The main biointensive method for improving soil fertility is to use compost.
The purpose of compost is to bring beneficial organisms and nutrients into the soil, as well as improving water-holding capacity, drainage and aeration, among other things.
The biointensive composting approach is good – nothing really different than how I teach composting.
It’s aerobic (plenty of air), not too much turning (thereby retaining more nutrients), mixing in a bit of soil at the beginning (to improve the compost), even advocating the use of human manure when possible (to recycle those nutrients).
Many people in the developed world put their fallen leaves, grass clippings and other yard waste at the curb to be taken away by the municipality, while many people in the developing world burn this material.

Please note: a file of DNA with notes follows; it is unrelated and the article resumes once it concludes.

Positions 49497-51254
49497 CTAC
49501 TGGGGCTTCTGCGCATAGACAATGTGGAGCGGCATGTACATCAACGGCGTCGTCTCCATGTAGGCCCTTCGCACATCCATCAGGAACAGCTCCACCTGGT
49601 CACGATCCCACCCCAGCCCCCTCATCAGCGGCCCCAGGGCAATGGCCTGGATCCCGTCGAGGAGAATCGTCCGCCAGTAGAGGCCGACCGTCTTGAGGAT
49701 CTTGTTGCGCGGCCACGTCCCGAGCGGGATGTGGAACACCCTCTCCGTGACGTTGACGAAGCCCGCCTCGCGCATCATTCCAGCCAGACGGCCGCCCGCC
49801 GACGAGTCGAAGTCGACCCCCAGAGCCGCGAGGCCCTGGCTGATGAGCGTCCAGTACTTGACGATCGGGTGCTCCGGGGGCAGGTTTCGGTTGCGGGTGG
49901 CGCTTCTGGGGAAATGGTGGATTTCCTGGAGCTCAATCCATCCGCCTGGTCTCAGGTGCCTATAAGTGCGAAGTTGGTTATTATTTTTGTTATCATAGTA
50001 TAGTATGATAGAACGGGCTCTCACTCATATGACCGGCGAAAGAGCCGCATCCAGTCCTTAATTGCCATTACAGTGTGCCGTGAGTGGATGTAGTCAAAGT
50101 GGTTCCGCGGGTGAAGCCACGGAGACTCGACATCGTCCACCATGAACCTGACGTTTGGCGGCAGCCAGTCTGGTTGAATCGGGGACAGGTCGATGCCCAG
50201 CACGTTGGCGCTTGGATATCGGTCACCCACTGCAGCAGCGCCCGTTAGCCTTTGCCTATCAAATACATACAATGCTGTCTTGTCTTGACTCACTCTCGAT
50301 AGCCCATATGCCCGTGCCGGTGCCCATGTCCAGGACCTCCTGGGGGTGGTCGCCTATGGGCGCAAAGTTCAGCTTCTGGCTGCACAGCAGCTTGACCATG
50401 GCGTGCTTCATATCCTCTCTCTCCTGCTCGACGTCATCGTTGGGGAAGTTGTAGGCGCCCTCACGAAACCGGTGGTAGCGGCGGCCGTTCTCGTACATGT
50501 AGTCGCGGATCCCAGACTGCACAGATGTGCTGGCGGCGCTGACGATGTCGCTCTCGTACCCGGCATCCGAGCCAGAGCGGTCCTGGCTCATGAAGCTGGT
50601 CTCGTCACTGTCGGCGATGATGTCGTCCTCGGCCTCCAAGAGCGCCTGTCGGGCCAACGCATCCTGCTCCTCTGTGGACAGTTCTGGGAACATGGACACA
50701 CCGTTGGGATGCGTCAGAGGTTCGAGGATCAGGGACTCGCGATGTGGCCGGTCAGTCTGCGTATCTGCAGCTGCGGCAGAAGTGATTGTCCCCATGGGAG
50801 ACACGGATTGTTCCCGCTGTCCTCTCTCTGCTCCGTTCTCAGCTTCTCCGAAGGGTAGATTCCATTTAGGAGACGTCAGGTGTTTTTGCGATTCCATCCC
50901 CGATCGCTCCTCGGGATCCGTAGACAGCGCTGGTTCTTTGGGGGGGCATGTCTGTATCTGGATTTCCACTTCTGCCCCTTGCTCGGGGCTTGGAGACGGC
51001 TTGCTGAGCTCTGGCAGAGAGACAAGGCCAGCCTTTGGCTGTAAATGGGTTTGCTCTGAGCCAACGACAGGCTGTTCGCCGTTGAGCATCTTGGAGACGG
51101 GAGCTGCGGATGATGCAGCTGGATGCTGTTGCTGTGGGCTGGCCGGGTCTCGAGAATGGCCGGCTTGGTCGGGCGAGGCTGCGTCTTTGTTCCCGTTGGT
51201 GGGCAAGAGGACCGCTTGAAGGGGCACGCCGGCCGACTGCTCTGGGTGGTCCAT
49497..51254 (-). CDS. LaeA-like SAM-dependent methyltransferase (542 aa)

But both of these are a big waste of some of the most vital resources for your property. Instead, keep it on site, compost it, and use that stuff as mulch.
I love that the biointensive gardening method recognizes there’s such a thing as too much biointensive compost or any compost. Many gardening teachers don’t understand that, just as I didn’t when I first started using compost.
Nowadays, I usually say a maximum of 1/4 inch of compost per year for maintenance.
I actually like everything about the biointensive composting process, but I will say this – if you’re only using compost from on-site materials as they advocate, you’ll never fix nutrient imbalances because you’ll always be recycling the same nutrients.
The benefit of bringing in some outside inputs to balance soil fertility can be tremendous. On some soils, it’s not necessary, but on others, it’s the difference between healthy and pest-ridden crops.
Here’s my video (and text) on how to make a good compost pile. You can ask your questions at the bottom of that page: